Photo: Sam Hartnett

Staff can perch at a kitchen island, just as they would at home. They can sit on a sofa, or gather informally around a table that wouldn’t look out of place at home.

“Today, it’s less about transaction and more about encouraging connection and collaboration outside of formal meeting rooms,” the architect says. “This reflects a shift from hierarchy to community, to support innovation.”

Rugs, artwork, chairs and tables all reinforce the sense of an office with all the comforts of home.Rugs, artwork, chairs and tables all reinforce the sense of an office workspace with all the comforts of home.

Photo: Sam Hartnett

“The design of the office workplace has to work harder to get the variety and comfort we experience at home. As an employer you can endorse flexible working arrangements – or physically create it for your employees.”

Compton says diversity and inclusivity are important values reflected in the design of the workplace today.

“It’s about making every demographic, from graduates to working mums, feel valued and included, with thoughtful and accommodating spaces that allow us to bring our best selves to work.”

The Herd Street office project by interior designer Charlotte Minty and architect Amelia Minty avoids ‘corporate trappings’.

Photo: Charlotte and Amelia Minty

Wellington interior designer Charlotte Minty and architect Amelia Minty took a similar design approach for a client’s shared Herd Street office in Brooklyn.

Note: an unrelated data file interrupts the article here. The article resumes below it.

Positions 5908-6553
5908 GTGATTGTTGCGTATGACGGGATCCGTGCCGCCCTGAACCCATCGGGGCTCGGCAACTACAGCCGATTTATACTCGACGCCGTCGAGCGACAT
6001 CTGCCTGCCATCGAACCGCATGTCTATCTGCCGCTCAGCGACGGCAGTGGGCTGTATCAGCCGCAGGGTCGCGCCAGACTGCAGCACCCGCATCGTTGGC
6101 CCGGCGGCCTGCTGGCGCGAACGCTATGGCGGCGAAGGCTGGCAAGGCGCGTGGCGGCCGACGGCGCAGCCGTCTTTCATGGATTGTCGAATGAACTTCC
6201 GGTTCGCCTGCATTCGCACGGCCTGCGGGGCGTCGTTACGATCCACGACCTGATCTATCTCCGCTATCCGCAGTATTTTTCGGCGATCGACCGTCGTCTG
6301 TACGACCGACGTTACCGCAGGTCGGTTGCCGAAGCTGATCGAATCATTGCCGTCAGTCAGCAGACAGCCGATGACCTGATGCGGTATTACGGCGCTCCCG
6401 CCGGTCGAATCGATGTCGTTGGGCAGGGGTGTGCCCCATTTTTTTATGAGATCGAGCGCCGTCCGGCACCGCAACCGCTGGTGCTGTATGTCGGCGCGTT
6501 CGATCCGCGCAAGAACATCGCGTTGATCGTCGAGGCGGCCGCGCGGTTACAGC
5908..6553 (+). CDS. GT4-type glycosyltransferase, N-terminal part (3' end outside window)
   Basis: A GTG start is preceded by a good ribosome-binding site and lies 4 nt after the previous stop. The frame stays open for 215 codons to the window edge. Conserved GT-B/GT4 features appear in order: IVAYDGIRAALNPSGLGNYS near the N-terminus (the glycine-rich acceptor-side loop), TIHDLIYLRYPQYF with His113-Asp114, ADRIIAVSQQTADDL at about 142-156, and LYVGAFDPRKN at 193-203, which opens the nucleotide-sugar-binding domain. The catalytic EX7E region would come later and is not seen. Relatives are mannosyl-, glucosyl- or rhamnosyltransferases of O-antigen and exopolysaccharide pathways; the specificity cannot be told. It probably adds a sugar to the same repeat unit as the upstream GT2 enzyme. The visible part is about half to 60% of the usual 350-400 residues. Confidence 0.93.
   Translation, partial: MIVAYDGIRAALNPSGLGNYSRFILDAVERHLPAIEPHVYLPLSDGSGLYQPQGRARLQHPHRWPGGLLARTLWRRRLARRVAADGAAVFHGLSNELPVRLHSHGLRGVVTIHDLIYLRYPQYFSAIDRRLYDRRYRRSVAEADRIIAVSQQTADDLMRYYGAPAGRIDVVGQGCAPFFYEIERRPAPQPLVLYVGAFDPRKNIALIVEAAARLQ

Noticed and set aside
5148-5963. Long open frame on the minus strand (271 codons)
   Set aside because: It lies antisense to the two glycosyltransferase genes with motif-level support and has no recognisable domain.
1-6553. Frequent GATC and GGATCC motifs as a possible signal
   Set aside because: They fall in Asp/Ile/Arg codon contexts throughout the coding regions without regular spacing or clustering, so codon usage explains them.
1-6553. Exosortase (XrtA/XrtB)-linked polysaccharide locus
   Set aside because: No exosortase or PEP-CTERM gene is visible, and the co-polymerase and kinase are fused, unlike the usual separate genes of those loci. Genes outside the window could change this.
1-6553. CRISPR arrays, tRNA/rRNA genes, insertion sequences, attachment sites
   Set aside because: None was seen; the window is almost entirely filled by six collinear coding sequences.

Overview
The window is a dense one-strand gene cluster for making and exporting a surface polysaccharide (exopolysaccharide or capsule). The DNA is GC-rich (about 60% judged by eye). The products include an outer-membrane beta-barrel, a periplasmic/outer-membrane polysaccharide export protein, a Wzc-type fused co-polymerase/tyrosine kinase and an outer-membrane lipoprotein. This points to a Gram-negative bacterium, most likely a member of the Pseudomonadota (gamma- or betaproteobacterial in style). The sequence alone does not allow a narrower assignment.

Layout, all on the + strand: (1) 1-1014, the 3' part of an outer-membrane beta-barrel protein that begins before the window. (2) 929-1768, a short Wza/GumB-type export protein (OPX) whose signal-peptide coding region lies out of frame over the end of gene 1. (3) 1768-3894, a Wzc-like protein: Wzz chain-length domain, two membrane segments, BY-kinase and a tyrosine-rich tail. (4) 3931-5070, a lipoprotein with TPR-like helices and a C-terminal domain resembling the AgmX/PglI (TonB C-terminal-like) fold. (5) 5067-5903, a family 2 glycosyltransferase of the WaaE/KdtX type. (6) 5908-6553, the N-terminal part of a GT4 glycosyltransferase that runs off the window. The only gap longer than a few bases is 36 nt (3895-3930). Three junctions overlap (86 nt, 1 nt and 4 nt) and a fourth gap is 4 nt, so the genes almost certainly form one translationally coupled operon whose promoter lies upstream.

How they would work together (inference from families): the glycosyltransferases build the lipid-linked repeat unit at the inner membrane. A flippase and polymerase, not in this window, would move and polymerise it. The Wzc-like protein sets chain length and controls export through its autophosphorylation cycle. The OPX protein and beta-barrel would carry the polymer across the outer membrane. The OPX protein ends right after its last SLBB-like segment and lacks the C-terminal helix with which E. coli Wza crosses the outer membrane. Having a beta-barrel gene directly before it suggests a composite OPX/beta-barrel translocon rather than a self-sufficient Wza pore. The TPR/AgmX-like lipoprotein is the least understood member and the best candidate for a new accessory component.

Charlotte Minty says they wanted to avoid the “trappings of a corporate office”.

“Our clients wanted the functionality of the office workspace with the comforts of home. The office set-up was to be flexible enough to allow the business to evolve and adapt, including the possibility of sub-leasing desk space, or having the office used as a function venue.”

The Herd Street office has the feel of a home, but the decor also reflects its location next to a marina.The Herd Street office has the feel of a home, but the decor also reflects its location next to a marina.

The team’s re-designed office in a “monastic” building is adjacent to a central city marina. Reflecting the office’s marine surroundings, the pair also infused maritime references throughout the space, which is finished in Resene Ship Grey and Resene Black White.

“We included tongue and groove panels, brass fixtures and marine-style lighting. One of our clients is a deep sea diver so we used some of his underwater finds in the final touches. We have portholes adorning the walls, a partial propeller greeting guests on arrival and a ship’s windows transformed into bathroom mirrors.”

The staff kitchen could be straight out of someone’s home, complete with family dining table, a bank of cabinetry and even an oven along with the ubiquitous microwave.

The project won the design team the Neutrals Award in this year’s Resene Total Colour Awards.

Both the table and the kitchen cabinetry have a domestic reference.Both the table and the kitchen cabinetry have a domestic reference.

This article was originally published in Stuff.co.nz.

SIGN UP TO RECEIVE THE LATEST BLOG  IN YOUR INBOX
You'll love it!
SHOW ME!
close
label_importantlabel_importantIt's FREE to find out how much Your home's Worth!
LET'S DO IT!